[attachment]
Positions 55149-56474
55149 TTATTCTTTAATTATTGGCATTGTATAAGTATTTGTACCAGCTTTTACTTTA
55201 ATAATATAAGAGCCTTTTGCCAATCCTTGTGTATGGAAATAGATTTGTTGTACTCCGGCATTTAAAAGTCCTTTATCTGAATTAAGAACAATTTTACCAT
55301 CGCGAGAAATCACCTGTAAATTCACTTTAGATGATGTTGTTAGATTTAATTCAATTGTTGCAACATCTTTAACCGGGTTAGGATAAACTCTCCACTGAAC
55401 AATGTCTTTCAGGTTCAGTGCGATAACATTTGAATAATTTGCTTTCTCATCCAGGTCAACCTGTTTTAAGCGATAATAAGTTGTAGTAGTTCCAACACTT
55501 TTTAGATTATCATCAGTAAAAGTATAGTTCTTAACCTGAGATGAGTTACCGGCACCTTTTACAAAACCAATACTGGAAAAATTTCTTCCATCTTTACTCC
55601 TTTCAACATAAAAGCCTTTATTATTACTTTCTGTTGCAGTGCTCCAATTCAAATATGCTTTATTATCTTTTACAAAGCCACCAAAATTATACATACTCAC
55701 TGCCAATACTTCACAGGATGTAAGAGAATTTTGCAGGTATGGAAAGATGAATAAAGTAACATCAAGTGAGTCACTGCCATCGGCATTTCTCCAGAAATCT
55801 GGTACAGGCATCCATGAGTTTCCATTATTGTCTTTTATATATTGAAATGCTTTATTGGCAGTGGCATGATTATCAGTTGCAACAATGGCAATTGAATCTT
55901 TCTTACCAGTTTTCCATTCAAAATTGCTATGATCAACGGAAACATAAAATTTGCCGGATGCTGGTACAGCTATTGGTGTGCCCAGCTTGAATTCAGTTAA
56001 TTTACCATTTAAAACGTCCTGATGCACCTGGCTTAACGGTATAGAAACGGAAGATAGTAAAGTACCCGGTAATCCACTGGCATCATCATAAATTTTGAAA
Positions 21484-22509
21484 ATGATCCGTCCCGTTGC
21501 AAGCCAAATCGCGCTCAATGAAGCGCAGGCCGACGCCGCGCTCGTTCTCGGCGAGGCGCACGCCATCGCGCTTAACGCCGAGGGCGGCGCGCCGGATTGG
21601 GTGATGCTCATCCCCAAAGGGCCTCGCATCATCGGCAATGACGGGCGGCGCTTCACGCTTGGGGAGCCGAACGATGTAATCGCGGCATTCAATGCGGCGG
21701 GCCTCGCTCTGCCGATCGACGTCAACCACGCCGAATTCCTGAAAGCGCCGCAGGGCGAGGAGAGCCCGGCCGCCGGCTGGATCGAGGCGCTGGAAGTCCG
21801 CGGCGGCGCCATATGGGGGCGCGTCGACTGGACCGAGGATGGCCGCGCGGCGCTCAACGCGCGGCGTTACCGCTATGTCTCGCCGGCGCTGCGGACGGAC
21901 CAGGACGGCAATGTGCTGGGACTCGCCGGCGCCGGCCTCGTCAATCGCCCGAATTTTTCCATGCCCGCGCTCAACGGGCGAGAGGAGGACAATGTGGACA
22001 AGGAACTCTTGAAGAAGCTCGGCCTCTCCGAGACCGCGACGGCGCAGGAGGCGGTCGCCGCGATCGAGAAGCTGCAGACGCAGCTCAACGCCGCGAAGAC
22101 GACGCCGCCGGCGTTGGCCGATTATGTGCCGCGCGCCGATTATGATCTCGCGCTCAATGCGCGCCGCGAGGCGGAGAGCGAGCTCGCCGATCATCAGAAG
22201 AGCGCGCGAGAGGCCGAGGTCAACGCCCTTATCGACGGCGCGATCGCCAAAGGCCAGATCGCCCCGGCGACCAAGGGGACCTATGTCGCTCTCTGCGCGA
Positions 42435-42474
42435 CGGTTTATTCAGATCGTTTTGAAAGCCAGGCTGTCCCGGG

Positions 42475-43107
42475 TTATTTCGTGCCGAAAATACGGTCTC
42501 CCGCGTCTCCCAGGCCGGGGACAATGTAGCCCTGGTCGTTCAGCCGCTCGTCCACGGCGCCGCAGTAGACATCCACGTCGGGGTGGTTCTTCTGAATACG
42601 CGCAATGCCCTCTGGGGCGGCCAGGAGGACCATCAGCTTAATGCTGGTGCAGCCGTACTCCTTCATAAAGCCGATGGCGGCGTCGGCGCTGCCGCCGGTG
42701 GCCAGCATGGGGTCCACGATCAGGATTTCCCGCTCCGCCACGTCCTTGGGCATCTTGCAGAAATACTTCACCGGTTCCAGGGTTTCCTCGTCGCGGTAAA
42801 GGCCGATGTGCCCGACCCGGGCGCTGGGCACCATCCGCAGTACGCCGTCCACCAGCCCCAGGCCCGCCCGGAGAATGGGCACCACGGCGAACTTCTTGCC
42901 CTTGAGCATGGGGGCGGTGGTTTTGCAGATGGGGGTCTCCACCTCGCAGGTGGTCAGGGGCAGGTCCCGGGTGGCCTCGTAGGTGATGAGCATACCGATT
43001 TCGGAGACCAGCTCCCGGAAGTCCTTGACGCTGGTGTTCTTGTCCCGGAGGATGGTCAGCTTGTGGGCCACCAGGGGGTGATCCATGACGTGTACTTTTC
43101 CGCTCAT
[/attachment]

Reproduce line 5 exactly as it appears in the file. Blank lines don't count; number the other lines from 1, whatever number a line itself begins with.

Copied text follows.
55401 AATGTCTTTCAGGTTCAGTGCGATAACATTTGAATAATTTGCTTTCTCATCCAGGTCAACCTGTTTTAAGCGATAATAAGTTGTAGTAGTTCCAACACTT